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Merging models

  1. Jan 6, 2007 #1
    Hey guys,

    Been a while since i posted here or did any physics/maths (on holidays from uni atm, between 1st and 2nd year of physics major) but i have a quick question, which might infact be flawed in itself but we shall see.

    People think of light as a never ending wave, which we were shown by Einstine is false as light moves and exists in discrete packets, photons. I can accept that, and we must if particle physics is to work. However what i have trouble with is translating what is not just a convienience but an actual quantatative measure, ie frequency/wavelength, into the realm of the photon as a particle. At first i thought perhaps you could do a sort of 'reverse debroglie wavelength' but that would be false as that, as far as i know, is linked to the probability of finding a particle and is not an actual inherint property of it.

    Hope this made sense!
  2. jcsd
  3. Jan 6, 2007 #2
    Nothing in life is "never ending" :wink:

    Why is there a flaw ? The discrete energy packets we call photons are defined in an energy base, not a spatial coordinate base (like an Euclidean frame of reference for example) in which the "never ending wave" is expressed. How can you compare such two equivalent concepts that are defined with respect to different bases ?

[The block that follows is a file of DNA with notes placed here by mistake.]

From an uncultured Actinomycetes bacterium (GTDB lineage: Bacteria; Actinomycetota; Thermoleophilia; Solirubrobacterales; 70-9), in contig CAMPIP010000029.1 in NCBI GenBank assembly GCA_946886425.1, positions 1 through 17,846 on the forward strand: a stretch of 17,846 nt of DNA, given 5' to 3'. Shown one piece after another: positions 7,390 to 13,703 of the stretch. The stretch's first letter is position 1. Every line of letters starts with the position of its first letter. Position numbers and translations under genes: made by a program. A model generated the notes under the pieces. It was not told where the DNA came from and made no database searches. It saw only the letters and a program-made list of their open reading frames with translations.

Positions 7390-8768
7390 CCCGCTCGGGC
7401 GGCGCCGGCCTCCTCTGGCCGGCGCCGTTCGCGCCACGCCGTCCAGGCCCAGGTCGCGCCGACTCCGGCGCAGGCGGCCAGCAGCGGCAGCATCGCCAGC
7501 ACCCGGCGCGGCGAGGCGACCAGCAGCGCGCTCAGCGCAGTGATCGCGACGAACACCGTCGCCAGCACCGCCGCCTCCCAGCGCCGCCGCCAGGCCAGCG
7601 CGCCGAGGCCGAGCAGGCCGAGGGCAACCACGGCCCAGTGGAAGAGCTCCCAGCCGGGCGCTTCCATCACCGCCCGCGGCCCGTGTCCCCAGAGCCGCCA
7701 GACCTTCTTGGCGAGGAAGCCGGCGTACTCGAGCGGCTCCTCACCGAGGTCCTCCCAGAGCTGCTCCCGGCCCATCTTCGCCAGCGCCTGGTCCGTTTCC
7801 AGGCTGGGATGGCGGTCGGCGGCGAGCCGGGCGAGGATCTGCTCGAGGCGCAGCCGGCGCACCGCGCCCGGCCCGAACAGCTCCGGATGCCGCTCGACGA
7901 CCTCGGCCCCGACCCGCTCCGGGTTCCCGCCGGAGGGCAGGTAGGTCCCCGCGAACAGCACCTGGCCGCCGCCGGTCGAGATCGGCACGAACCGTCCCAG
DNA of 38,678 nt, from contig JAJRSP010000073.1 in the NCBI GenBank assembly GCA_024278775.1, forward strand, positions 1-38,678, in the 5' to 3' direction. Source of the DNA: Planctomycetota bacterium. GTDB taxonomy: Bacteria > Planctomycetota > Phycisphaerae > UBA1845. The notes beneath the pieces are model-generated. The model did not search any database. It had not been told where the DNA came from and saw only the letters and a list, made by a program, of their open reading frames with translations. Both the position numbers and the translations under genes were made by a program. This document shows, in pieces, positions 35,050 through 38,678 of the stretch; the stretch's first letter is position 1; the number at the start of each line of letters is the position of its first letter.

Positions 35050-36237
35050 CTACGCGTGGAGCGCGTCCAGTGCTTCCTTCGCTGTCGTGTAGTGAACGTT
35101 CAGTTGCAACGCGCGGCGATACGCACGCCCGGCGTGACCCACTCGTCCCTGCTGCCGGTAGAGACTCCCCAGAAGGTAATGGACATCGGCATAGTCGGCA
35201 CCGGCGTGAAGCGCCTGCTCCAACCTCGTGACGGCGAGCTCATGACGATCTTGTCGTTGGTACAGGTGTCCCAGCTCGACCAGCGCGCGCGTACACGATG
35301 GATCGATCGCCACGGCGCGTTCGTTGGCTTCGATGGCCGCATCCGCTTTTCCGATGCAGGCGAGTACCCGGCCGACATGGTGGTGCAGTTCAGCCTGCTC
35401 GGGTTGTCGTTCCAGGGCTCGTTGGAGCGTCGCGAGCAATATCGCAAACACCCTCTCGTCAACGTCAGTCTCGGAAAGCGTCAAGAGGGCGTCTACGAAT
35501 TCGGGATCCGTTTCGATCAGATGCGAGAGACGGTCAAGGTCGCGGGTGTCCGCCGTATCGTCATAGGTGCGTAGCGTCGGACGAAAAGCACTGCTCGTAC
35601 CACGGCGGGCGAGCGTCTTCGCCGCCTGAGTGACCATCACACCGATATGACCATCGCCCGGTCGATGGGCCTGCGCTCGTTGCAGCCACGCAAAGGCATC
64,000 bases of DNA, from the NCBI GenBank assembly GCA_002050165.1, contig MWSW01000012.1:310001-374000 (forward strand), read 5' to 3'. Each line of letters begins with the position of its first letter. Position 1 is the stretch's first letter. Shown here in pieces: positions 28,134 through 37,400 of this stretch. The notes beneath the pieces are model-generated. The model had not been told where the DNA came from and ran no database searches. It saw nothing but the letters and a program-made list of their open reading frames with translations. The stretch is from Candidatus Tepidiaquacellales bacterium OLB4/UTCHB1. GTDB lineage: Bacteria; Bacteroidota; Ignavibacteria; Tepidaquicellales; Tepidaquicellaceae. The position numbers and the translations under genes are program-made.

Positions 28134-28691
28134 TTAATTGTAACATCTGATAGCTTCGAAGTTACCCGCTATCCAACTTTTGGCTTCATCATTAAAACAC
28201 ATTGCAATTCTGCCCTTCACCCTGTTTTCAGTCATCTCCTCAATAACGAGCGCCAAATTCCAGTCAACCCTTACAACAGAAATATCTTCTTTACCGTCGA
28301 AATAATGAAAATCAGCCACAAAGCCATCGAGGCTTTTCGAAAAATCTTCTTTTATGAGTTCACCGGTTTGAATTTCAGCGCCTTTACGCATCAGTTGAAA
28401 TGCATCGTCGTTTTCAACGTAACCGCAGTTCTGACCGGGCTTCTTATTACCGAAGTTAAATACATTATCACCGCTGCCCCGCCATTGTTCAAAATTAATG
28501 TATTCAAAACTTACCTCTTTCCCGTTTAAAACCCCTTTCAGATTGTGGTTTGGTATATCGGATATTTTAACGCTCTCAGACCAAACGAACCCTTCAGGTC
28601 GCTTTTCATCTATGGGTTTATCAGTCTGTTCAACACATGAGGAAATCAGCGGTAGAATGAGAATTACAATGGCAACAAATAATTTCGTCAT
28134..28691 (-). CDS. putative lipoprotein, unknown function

4. Jan 6, 2007 #3
    I know nothing in life is never ending, which is why afterwards i said it was false.

    What do you mean by defined in an energy base? Are you saying its some non-spacial property?

  5. Jan 7, 2007 #4
    But the reason you quoted for that to be false is incorrect. You said that the never ending wave is false because : "light moves and exists in discrete packets, photons". This is incorrect because you cannot compare these two concepts for the reasons i explained in my first post.

    Photons are chunks of energy or discrete values of energy. If you would plot these values in a graph, the photons would be points on that graph. So, when the base is "discrete energy values", the photons are just point particles.

    That is exactly what i am saying.

  6. Jan 7, 2007 #5
    Right, so that would explain why a photon is a point particle with no area/volume? (i mean aside from this being obvious due to the fact its light)

  7. Jan 7, 2007 #6
    I wouldn't say that because of the nature of light, it is obvious that photons are a point particle. Tell me, how can you deduce this from only looking at light ?

    Last edited: Jan 7, 2007
  8. Jan 7, 2007 #7
    The photoelectric effect i guess (not sure i understand the question however)

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